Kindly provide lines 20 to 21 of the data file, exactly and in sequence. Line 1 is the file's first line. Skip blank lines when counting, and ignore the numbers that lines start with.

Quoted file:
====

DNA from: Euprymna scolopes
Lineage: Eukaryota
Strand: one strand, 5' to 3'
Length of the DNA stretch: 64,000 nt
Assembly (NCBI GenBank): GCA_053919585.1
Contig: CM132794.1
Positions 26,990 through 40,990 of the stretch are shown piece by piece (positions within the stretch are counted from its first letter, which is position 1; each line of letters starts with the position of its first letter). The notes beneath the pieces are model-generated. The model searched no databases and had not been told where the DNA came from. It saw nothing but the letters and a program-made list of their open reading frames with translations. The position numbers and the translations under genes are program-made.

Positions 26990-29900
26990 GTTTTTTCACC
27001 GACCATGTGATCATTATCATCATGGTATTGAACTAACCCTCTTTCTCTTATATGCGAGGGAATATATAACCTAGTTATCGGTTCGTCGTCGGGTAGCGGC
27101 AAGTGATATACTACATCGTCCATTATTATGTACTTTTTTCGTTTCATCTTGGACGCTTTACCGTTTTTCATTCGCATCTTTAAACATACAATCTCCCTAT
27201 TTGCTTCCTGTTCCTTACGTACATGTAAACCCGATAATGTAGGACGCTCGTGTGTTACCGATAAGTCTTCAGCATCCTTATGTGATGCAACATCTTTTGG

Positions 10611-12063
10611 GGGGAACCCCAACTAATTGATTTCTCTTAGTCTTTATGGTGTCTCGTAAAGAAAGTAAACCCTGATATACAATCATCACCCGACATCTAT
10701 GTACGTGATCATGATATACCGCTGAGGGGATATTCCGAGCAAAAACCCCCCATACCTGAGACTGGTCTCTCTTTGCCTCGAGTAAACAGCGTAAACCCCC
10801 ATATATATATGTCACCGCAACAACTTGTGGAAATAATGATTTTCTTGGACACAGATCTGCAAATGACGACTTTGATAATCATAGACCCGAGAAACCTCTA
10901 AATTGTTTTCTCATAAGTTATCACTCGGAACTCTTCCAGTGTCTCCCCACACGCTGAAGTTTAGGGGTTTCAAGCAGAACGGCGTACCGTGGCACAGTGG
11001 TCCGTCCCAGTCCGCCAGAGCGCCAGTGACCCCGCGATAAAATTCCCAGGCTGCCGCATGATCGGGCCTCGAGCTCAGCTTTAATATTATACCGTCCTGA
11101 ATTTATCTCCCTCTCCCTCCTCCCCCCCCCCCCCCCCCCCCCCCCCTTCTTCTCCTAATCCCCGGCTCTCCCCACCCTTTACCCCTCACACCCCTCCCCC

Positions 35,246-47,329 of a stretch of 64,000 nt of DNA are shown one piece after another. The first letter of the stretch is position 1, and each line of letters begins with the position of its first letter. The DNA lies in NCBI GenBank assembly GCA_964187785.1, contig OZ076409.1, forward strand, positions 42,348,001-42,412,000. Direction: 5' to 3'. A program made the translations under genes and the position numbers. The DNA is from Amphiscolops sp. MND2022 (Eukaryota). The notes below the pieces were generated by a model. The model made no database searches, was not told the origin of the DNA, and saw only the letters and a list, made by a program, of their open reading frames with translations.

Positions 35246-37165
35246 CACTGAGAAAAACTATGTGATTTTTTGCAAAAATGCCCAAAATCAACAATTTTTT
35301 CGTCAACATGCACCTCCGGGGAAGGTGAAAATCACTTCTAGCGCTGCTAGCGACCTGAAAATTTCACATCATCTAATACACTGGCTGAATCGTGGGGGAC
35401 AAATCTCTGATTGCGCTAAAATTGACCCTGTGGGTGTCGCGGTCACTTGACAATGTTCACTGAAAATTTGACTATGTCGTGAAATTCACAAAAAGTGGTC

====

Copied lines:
Positions 35,246-47,329 of a stretch of 64,000 nt of DNA are shown one piece after another. The first letter of the stretch is position 1, and each line of letters begins with the position of its first letter. The DNA lies in NCBI GenBank assembly GCA_964187785.1, contig OZ076409.1, forward strand, positions 42,348,001-42,412,000. Direction: 5' to 3'. A program made the translations under genes and the position numbers. The DNA is from Amphiscolops sp. MND2022 (Eukaryota). The notes below the pieces were generated by a model. The model made no database searches, was not told the origin of the DNA, and saw only the letters and a list, made by a program, of their open reading frames with translations.

Positions 35246-37165